1
vote
3answers
64 views

Is “I would like to know” informal? [closed]

I'm sending an e-mail to schedule my internship. Is this sentence, "I would like to know if I can cover up Thursday's by working extra hours on other days." sounds informal? Is there a better way to ...
1
vote
1answer
79 views

Is it wise to specify a country name in brackets when referring to foreign city in an official document

While writing a formal document in an English language, I would like to know whether it's wise to specify a country name in brackets when referring to foreign city in an official document. For ...
2
votes
1answer
91 views

“I'm all about that bass”

My question is all about the perceived formality of using about in the sentences like I'm all about that bass. How (in)formal is using about like this? OED has this definition for this usage: to ...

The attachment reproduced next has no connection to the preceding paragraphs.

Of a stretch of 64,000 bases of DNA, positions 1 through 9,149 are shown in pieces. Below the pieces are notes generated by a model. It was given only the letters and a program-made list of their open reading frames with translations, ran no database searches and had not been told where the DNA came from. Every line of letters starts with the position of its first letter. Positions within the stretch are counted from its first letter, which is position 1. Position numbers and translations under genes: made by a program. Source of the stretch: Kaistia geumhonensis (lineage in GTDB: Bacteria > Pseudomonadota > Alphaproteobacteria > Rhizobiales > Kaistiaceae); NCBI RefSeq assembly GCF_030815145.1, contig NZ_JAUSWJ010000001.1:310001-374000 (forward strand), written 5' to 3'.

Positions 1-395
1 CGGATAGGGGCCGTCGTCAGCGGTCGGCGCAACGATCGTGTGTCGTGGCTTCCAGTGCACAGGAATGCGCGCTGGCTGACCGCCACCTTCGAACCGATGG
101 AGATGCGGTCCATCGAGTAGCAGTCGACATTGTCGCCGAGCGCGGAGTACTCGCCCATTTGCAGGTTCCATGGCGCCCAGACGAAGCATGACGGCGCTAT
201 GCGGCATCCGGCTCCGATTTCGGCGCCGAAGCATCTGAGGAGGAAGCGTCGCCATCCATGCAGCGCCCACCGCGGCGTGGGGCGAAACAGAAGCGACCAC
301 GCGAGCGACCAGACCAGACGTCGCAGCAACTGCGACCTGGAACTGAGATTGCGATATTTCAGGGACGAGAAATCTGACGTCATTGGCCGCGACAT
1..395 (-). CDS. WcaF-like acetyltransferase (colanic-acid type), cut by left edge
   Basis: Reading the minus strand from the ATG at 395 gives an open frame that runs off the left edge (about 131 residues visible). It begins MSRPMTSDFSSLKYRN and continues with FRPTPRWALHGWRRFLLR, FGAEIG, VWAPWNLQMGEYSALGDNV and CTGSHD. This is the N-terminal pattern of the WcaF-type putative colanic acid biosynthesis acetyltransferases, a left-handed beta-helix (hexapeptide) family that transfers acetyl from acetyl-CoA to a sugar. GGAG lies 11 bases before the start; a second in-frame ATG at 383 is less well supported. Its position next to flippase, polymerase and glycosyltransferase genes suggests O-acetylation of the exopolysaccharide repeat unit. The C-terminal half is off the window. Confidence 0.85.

0
votes
0answers
34 views

Noun and Adjective position

In a formal engineering document about an HTML file, a colleague of mine wrote the next thing (starting a sentence): Tag <color> shall be repeated at least 5 times [...] (For the sake of ...
2
votes
1answer
87 views

Differences between formal and colloquial English? [closed]

What are the basic differences between formal and colloquial English? Is it right that colloquial English uses more contracted forms, slang expressions, phrasal verbs, subjunctive, and euphemisms? ...